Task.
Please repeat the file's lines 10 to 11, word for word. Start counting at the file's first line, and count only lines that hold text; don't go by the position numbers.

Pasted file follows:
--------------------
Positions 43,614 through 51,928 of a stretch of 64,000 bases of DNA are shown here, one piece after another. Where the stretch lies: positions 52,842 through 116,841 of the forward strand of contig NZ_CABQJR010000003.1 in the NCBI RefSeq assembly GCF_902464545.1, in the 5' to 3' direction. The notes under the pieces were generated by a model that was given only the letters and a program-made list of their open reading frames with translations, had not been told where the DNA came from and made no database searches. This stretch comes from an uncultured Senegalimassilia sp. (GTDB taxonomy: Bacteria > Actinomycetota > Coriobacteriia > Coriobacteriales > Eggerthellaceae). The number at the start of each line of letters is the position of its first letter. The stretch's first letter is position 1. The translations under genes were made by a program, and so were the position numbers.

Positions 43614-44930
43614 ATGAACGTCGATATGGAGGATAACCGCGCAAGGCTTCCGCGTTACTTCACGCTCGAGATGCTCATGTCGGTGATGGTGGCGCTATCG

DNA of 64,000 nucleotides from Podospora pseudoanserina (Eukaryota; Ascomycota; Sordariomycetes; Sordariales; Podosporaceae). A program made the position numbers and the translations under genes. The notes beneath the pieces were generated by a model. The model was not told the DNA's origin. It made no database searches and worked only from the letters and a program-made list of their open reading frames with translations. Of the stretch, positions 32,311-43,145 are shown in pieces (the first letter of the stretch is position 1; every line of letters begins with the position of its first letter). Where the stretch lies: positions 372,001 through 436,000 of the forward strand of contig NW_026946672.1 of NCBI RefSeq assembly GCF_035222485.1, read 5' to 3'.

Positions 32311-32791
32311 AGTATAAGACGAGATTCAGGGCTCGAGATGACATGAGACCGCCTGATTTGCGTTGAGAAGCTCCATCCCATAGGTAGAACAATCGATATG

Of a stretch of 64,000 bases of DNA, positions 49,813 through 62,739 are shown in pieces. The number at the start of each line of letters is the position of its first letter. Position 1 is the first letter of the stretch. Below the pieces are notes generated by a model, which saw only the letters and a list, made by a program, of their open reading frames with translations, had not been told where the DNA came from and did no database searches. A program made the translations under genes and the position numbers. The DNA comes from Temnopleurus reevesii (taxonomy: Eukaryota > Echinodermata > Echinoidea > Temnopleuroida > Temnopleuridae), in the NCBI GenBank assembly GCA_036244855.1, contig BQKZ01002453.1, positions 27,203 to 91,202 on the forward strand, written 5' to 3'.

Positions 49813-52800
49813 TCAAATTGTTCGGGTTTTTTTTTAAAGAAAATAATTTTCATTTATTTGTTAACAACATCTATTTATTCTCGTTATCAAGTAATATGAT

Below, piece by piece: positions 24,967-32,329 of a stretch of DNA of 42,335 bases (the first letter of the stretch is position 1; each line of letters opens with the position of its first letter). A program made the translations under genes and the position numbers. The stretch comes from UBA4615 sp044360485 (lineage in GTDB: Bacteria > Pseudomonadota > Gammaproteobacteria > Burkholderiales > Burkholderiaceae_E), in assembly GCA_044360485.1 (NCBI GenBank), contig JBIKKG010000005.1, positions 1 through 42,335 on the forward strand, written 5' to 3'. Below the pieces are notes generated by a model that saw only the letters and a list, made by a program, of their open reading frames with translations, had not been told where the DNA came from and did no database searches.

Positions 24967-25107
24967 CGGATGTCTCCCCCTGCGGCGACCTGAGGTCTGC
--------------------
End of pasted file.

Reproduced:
Below, piece by piece: positions 24,967-32,329 of a stretch of DNA of 42,335 bases (the first letter of the stretch is position 1; each line of letters opens with the position of its first letter). A program made the translations under genes and the position numbers. The stretch comes from UBA4615 sp044360485 (lineage in GTDB: Bacteria > Pseudomonadota > Gammaproteobacteria > Burkholderiales > Burkholderiaceae_E), in assembly GCA_044360485.1 (NCBI GenBank), contig JBIKKG010000005.1, positions 1 through 42,335 on the forward strand, written 5' to 3'. Below the pieces are notes generated by a model that saw only the letters and a list, made by a program, of their open reading frames with translations, had not been told where the DNA came from and did no database searches.

Positions 24967-25107